On Being a Crier.

On a job about a month or so back, one of my PA brothers thought it was an extremely funny joke to tease me relentlessly and then ask me if I was going to cry.

Hardy har har.

This bothered me for about 1.25 hours, until I finally decided to accept the challenge and let my bad @ss work ethic and bomb @ss personality run circles around him for the following three days.  I think he may have even respected me by the end of it all.

But what’s with dudes thinking we ladies are going to show up for work and then cry?

A list of things I’ve learned never to do while on set:

1. Wear shorts.

2. Positively react when a cute baby actor does something cute and baby actor-y.

3. Acknowledge angry menstrual cramps especially if/when they’re making me moody and/or physically exhausted.

4. Bat my eyelashes too quickly while relaying important information.

5. Cry.

The truth about this 21st-century working girl:

1. Shorts rock.

2. Baby Fever is a real thing.

3. Periods are to be b*tched about.

4. CoverGirl mascara.

5. I’m definitely a crier.


The crying started when I was 14, while watching my first Sean Penn film.  I had never been moved to tears by a movie before; but his performance in I Am Sam made me sob so uncomfortably, that I spent the duration of the movie desperately trying to burrow into my giant La-Z-Boy seat to hide my puffy, red face from my girlfriends.  Whose idea was it to watch I Am Sam at a middle school slumber party, anyway?  (Whoever she is, she’s a toootal crier.)

Nowadays, it’s more than Sean Penn.  I cry when I’m happy.  I cry when I’m sad.  I cry when I look at pictures of my 4-month old fairy godson in the weird outfits his mother puts him in.  I cry when listening to Disney’s Tarzan soundtrack because it connects me with my childhood.  Last week, I cried at a particularly touching episode of Modern Family.

I used to cry every time I had any sort of confrontation; inevitably my face would burn red, my voice would climb in pitch, and I would have to excuse myself to the privacy of a bathroom stall to release the reservoir of pesky tears that had built up behind my eye sockets.  And believe you me: there was nothing I hated more than that last part.  I was a crier.  For much of my young adult life, standing up for myself was a chore because, newsflash: big girls don’t cry.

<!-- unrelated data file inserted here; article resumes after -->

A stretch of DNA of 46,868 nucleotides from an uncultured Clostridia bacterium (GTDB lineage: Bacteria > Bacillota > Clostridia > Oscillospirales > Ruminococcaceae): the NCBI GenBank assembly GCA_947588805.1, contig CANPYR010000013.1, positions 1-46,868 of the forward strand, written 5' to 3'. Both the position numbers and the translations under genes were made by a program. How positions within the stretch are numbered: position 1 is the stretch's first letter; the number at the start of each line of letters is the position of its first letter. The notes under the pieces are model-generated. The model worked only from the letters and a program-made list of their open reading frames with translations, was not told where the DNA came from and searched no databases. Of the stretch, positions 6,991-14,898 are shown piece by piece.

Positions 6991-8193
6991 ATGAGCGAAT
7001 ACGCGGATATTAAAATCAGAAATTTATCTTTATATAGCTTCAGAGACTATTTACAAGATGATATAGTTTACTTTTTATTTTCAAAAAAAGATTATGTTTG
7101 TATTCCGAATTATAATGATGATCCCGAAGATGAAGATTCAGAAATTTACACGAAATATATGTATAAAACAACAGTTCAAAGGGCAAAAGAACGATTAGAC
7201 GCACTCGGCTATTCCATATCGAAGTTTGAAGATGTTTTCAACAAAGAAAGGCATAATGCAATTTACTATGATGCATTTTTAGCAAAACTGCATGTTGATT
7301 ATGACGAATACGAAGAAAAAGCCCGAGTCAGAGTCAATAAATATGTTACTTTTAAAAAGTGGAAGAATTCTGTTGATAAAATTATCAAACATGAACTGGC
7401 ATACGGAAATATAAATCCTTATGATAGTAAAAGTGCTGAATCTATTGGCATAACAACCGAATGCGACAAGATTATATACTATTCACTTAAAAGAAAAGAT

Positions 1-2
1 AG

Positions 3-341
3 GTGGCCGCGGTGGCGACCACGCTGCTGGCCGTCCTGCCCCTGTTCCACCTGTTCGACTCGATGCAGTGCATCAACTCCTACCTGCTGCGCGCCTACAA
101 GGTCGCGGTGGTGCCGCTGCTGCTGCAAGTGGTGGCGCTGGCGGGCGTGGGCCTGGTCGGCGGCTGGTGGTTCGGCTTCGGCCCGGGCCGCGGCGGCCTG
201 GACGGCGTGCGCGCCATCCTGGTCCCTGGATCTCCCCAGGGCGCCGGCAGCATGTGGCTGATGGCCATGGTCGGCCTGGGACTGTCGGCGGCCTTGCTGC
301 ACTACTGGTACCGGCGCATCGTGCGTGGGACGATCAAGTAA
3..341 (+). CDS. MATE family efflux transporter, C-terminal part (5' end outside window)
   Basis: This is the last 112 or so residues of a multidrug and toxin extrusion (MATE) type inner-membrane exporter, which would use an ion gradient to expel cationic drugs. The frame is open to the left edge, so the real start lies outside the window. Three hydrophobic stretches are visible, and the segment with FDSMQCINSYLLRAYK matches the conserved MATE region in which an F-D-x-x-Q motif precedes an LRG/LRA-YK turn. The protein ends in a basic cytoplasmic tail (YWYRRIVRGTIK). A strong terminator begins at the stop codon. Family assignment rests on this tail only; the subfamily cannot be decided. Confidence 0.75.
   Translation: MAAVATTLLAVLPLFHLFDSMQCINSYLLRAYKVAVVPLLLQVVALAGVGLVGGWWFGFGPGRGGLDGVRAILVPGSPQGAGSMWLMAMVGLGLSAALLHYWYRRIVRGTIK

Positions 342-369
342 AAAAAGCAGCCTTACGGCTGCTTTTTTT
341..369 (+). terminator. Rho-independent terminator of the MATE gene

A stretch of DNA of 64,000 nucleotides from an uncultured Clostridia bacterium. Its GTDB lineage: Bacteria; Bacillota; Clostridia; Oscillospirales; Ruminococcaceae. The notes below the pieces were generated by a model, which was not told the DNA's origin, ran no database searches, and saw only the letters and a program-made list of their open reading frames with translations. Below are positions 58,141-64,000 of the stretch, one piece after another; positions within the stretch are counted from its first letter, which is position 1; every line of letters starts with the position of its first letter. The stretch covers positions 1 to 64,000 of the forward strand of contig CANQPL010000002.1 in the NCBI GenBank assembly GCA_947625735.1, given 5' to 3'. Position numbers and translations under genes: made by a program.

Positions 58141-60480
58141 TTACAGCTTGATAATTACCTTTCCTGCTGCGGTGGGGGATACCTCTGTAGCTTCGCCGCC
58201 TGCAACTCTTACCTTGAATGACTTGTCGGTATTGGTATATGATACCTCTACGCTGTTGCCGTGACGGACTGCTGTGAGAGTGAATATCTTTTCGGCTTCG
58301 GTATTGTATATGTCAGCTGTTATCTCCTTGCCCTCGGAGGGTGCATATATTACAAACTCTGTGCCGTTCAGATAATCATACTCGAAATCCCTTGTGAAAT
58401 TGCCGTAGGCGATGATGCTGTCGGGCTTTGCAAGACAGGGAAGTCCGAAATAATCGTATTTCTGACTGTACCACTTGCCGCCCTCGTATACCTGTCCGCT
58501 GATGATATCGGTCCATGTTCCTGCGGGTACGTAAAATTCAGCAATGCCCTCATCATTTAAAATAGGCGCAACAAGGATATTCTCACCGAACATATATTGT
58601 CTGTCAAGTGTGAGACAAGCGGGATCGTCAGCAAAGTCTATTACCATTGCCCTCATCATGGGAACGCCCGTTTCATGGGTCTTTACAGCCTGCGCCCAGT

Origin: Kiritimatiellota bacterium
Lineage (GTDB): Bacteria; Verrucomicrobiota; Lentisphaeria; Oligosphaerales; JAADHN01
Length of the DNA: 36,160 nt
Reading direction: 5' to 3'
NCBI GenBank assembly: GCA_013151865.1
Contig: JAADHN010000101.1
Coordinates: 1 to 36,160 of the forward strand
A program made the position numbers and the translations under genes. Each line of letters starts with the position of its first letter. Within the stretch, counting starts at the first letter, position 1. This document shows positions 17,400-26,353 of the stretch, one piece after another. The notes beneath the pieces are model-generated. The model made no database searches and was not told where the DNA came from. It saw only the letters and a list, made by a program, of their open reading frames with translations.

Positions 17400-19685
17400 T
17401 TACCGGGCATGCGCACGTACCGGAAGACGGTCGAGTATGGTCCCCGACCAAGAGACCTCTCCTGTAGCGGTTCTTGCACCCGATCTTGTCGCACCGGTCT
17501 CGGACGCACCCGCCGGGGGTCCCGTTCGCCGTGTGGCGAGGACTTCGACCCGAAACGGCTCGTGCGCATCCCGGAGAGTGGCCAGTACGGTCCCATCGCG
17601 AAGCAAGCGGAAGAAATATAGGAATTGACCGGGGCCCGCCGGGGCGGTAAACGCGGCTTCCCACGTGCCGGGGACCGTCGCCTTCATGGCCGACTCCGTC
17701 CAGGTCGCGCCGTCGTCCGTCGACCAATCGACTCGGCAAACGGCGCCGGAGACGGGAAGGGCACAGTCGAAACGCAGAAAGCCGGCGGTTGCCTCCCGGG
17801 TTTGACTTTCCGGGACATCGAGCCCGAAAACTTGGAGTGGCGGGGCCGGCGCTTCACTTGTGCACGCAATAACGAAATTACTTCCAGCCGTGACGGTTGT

But here’s the thing: big girls do cry.  The big girls that have their sh*t together do, at least.

One of the greatest things I’m learning as a 20-something, 21st-century working girl is to separate and equally respect my emotions–to recognize the subtle, complex distinctions between them.  Sure, it boils my blood when a dude on the film crew challenges me for my being a female, but that kind of anger is hardly worthy of a cry.  Tears are reserved for times I remember I can’t just jump on a flight home to Detroit with a pocket of chocolate for my best friend because she’s having a bad day.  Tears are reserved for blunders of the heart and long-term goodbyes.

When you truly start to respect the difference between anger and sadness, you understand the cathartic power of a good, solid cry.  And when life hits you like a ton of bricks–which it absolutely will, time and time again–you let the experience wash over you, then excuse yourself to a quiet, solitary place, and cry until every last bit of it escapes.

You build yourself up a little stronger after a cry like that.

The [whole] truth behind this 20-something, 21st century working girl:

If I’ve learned anything from working with a bunch of dudes all the time, it’s that there’s very little that could happen on a film set that is going to make me cry.  Tears are reserved for the important stuff.  I will hardly be broken by someone’s skewed assumptions of my abilities or juvenile [though admittedly entertaining] prank wars.

That, and I should probably avoid the set of Modern Family.  Those family-themed morals get me every time.